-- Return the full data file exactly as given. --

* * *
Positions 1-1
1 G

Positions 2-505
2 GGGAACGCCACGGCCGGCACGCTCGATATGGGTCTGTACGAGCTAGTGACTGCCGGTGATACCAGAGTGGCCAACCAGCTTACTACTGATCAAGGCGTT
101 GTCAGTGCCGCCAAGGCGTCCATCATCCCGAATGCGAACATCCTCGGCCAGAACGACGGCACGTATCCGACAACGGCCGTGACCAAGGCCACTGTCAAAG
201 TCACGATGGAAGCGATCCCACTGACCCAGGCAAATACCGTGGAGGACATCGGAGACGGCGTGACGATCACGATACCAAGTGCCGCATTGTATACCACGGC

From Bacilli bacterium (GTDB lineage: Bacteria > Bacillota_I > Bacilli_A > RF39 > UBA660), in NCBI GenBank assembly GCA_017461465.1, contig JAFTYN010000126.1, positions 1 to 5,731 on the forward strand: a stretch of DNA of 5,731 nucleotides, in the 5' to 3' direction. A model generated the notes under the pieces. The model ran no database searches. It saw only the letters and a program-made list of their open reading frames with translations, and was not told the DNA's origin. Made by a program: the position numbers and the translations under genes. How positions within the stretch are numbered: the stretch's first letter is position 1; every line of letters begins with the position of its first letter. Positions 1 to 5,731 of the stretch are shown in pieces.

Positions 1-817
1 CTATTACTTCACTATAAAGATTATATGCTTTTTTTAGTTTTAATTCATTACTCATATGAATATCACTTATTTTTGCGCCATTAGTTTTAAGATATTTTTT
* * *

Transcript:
Positions 1-1
1 G

Positions 2-505
2 GGGAACGCCACGGCCGGCACGCTCGATATGGGTCTGTACGAGCTAGTGACTGCCGGTGATACCAGAGTGGCCAACCAGCTTACTACTGATCAAGGCGTT
101 GTCAGTGCCGCCAAGGCGTCCATCATCCCGAATGCGAACATCCTCGGCCAGAACGACGGCACGTATCCGACAACGGCCGTGACCAAGGCCACTGTCAAAG
201 TCACGATGGAAGCGATCCCACTGACCCAGGCAAATACCGTGGAGGACATCGGAGACGGCGTGACGATCACGATACCAAGTGCCGCATTGTATACCACGGC

From Bacilli bacterium (GTDB lineage: Bacteria > Bacillota_I > Bacilli_A > RF39 > UBA660), in NCBI GenBank assembly GCA_017461465.1, contig JAFTYN010000126.1, positions 1 to 5,731 on the forward strand: a stretch of DNA of 5,731 nucleotides, in the 5' to 3' direction. A model generated the notes under the pieces. The model ran no database searches. It saw only the letters and a program-made list of their open reading frames with translations, and was not told the DNA's origin. Made by a program: the position numbers and the translations under genes. How positions within the stretch are numbered: the stretch's first letter is position 1; every line of letters begins with the position of its first letter. Positions 1 to 5,731 of the stretch are shown in pieces.

Positions 1-817
1 CTATTACTTCACTATAAAGATTATATGCTTTTTTTAGTTTTAATTCATTACTCATATGAATATCACTTATTTTTGCGCCATTAGTTTTAAGATATTTTTT